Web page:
PREVENTION

                  

DROWNING IS PREVENTABLE !

 

“Drowning is amongst the most preventable of injury related accidents  among children.” (St. Louis Children’s Hospital)

Through education and lessons, some areas of the US have reduced drowning by 80%.   

Use ALL the layers of protection and prevent drowning:

Be S-A-F-E-R  

S - Swim lessons

A - Adult supervision

F - Fencing and barriers

E - Emergency preparedness

R - Regulation Coast Guard Approved life vests

(Inflatable “floaties” and rings will not prevent drowning.)

 S - SWIM LESSONS  

Swim lessons are important but swim lessons never “drown  proof”.

Nor do they remove the need for close and constant supervision

 

  • Swimming classes have been found to reduce the risk of drowning by 88%. (Pediatric and Adolescent Medicine 2009)

 

  • Even very young children can be taught to roll over on their backs and float.  Teaching toddlers and preschoolers who are mobile and love exploring how to roll over and float can buy critical time

                     Most child victims had been out of sight for less than 5 minutes

 

  • All people are safer in the water if they know how to jump into water over their head, turn around, tread water, swim 25 yards and exit without using a ladder.


 

A - ADULT SUPERVISION

 

  • Complete and full attention by an adult is the most important way to prevent drowning - that is supervision without texting, checking phone, reading, playing cards or quick errand

 

  • Water Watcher badges are an important way to promote close supervision.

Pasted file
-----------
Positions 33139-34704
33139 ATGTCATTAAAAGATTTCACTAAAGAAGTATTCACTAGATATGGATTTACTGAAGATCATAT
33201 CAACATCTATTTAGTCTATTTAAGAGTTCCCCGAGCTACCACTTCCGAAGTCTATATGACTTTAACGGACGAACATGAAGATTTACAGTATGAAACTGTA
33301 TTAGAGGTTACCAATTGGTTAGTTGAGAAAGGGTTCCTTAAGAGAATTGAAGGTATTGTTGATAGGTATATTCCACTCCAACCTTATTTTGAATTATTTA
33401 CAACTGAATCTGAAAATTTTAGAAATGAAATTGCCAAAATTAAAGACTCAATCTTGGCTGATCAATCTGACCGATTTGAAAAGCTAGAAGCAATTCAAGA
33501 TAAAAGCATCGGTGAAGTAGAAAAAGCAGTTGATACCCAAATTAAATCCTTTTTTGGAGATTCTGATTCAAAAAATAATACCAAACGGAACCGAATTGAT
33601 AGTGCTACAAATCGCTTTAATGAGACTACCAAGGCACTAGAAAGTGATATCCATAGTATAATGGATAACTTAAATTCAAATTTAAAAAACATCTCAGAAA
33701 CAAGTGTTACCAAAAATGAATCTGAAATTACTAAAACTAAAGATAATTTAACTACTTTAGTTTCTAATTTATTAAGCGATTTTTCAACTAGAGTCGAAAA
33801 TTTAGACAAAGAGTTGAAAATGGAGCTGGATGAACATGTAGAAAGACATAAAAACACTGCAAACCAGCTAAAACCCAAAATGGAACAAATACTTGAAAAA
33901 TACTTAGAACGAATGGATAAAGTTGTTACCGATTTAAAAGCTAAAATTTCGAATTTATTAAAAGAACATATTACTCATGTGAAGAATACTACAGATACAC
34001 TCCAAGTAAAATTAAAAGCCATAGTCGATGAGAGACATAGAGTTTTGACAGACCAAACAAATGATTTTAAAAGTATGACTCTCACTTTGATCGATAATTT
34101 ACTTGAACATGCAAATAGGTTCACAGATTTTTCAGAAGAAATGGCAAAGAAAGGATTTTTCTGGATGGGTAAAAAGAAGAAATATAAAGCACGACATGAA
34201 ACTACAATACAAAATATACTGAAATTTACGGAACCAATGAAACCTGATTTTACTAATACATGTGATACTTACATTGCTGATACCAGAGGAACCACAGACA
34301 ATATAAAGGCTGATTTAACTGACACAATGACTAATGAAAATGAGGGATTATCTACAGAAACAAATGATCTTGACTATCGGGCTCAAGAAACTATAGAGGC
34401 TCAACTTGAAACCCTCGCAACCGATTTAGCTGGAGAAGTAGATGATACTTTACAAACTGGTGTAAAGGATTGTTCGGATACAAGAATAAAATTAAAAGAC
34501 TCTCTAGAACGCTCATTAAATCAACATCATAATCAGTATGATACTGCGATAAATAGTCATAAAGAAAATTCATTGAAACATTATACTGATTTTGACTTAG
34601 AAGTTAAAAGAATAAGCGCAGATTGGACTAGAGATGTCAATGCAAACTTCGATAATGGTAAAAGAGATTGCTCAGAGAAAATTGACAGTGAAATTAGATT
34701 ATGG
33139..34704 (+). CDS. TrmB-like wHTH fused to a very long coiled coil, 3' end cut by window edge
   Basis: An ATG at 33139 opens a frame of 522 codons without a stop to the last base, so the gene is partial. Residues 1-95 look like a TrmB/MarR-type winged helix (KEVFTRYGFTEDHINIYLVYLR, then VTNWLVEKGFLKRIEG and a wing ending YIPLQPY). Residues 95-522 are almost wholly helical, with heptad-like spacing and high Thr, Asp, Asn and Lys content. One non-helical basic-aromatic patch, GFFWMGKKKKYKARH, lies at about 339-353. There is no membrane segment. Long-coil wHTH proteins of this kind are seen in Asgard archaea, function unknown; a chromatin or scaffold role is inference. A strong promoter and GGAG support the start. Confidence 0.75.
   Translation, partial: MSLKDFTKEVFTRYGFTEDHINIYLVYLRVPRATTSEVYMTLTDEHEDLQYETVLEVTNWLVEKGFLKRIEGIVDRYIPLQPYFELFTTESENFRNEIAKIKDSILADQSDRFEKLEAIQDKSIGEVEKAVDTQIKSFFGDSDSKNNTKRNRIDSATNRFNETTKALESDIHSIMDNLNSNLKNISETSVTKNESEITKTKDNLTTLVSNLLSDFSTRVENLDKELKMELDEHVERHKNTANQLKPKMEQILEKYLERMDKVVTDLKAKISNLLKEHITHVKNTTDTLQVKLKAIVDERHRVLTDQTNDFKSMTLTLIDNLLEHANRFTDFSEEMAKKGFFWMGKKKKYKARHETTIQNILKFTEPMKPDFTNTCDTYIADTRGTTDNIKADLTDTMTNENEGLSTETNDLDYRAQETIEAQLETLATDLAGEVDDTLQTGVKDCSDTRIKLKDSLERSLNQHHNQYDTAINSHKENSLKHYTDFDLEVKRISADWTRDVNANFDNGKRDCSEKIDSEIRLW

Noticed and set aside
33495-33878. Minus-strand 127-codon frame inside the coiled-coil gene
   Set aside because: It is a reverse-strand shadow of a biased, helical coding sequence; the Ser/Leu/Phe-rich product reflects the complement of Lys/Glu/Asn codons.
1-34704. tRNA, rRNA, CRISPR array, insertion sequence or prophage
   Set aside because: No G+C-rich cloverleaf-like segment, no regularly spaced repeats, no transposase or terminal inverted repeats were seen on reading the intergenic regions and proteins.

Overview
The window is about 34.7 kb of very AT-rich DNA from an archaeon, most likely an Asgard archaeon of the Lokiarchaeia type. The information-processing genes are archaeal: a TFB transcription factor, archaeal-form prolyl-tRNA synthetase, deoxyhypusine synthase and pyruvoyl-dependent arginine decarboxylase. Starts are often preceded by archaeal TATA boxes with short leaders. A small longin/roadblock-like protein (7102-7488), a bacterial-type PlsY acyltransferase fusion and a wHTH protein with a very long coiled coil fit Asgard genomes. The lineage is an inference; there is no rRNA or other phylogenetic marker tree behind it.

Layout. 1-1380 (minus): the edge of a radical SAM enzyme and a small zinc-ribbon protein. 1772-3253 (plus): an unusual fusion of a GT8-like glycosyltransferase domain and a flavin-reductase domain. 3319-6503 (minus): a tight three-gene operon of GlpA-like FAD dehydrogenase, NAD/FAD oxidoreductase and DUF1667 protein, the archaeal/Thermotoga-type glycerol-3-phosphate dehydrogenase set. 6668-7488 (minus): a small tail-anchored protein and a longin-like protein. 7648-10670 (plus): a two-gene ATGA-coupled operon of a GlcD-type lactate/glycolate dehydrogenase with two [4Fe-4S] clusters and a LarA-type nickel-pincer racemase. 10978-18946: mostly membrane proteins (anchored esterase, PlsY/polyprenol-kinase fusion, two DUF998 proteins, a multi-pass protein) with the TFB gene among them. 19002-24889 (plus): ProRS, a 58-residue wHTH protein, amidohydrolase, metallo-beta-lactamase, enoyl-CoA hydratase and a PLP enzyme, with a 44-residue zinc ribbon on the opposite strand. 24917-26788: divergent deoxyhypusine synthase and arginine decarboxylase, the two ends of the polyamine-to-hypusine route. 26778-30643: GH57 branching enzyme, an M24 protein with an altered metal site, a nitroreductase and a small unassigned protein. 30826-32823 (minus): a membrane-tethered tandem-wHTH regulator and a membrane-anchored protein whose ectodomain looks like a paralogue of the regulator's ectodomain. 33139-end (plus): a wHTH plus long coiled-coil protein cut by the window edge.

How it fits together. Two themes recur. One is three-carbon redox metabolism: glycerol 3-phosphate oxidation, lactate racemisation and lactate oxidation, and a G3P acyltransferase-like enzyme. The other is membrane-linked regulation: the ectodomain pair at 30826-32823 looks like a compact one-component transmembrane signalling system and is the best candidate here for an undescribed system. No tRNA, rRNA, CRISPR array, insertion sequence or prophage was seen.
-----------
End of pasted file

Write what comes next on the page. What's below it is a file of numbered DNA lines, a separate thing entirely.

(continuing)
• Lifeguards hired for pool parties  provide additional and experienced supervision.

 

  • Don’t allow anyone - not anyone - to swim alone

F - FENCES (AND ALARMS AND COVERS)

 

  • Fences  on all four sides of a pool.  They should be 4’ high with self–closing and self-latching gates. Furniture that could be used to climb over fences should be moved away from the fence.  Above-ground pools as well as hot tubs and spas should also be fenced and ladders removed when not in use. Inflatable pools should be emptied

 

  • Alarms on doors, particularly those with direct access to a pool provide an alert as do alarms in pools that provide accidental immersion detection

 

  • Covers on pools and spas prevent unsupervised access

 

E - EMERGENCY RESPONSE

 

  • Knowing CPR allows for immediate response in a crucial time period and can make all the difference.  Having a phone nearby to use in case of an emergency. and having rescue equipment (a rescue pole and life rings) at hand are also important

 

 

R - REGULATION LIFE VESTS AND REMINDERS

 

  • Coast Guard approved life vests can prevent  drowning and must always be worn (not carried) when boating.  Inflatable “floaties” are not a protection

  • Reminding care givers and grandparents as well as friends and neighbors of the importance of adult supervision is an important way to prevent drowning